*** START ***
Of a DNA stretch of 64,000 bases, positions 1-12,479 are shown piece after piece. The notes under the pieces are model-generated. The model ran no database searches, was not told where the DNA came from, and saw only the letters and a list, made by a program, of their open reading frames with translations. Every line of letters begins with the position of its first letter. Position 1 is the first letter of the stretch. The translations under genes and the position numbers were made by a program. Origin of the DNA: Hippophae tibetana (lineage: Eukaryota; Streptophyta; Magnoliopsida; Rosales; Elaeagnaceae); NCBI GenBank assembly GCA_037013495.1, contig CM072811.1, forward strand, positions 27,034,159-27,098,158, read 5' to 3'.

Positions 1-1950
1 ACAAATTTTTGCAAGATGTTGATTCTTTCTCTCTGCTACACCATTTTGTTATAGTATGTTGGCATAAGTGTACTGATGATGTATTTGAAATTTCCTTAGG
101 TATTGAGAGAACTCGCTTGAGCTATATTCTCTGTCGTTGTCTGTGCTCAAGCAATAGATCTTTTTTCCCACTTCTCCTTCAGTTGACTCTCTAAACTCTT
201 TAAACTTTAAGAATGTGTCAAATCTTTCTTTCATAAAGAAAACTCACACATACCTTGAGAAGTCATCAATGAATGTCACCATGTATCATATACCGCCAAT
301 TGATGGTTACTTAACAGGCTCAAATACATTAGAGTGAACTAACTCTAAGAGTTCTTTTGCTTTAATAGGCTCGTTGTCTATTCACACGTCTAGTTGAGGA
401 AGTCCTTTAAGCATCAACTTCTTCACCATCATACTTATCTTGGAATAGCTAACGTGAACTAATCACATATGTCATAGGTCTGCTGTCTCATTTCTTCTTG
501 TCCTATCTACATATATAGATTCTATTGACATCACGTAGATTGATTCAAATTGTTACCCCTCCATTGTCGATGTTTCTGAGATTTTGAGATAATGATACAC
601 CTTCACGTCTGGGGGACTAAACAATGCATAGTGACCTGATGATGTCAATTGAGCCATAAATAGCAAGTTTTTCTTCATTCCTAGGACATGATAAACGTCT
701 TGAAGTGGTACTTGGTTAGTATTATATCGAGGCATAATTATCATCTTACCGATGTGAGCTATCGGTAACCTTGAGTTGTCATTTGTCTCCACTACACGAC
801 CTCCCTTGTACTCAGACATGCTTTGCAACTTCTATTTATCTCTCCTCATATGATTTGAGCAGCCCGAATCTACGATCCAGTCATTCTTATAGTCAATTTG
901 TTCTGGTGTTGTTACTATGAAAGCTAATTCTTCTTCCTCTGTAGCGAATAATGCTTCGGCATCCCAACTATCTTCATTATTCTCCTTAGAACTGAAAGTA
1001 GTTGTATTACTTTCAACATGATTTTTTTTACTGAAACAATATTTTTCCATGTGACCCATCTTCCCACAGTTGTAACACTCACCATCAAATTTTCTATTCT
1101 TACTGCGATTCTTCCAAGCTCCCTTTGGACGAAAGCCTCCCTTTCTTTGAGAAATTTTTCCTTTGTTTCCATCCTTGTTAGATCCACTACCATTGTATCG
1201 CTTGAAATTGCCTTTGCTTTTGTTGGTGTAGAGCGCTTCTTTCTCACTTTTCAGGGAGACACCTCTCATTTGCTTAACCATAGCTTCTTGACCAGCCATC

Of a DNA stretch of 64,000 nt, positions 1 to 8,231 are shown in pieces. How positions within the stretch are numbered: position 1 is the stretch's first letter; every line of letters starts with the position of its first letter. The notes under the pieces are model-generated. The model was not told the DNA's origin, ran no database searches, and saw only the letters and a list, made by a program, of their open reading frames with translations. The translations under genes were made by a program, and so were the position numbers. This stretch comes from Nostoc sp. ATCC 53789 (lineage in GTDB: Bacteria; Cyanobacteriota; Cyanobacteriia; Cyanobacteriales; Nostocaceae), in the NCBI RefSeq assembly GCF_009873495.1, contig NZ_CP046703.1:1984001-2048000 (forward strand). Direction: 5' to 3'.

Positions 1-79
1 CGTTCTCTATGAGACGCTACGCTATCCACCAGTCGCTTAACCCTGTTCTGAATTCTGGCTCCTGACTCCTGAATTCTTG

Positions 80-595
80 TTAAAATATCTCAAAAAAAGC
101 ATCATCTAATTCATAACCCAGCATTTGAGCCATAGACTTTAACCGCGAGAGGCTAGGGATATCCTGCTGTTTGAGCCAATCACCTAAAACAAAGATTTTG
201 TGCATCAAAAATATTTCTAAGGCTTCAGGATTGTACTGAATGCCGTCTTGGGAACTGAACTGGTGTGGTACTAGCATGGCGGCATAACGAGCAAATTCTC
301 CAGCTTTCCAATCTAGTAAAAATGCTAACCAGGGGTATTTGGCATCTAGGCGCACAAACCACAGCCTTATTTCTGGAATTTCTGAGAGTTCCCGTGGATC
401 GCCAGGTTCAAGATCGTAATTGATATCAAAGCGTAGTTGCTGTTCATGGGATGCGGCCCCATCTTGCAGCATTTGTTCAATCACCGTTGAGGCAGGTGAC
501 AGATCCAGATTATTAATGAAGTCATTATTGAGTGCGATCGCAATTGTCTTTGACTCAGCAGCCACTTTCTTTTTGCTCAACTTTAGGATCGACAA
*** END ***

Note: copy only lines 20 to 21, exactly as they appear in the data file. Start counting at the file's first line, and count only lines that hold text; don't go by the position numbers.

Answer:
80 TTAAAATATCTCAAAAAAAGC
101 ATCATCTAATTCATAACCCAGCATTTGAGCCATAGACTTTAACCGCGAGAGGCTAGGGATATCCTGCTGTTTGAGCCAATCACCTAAAACAAAGATTTTG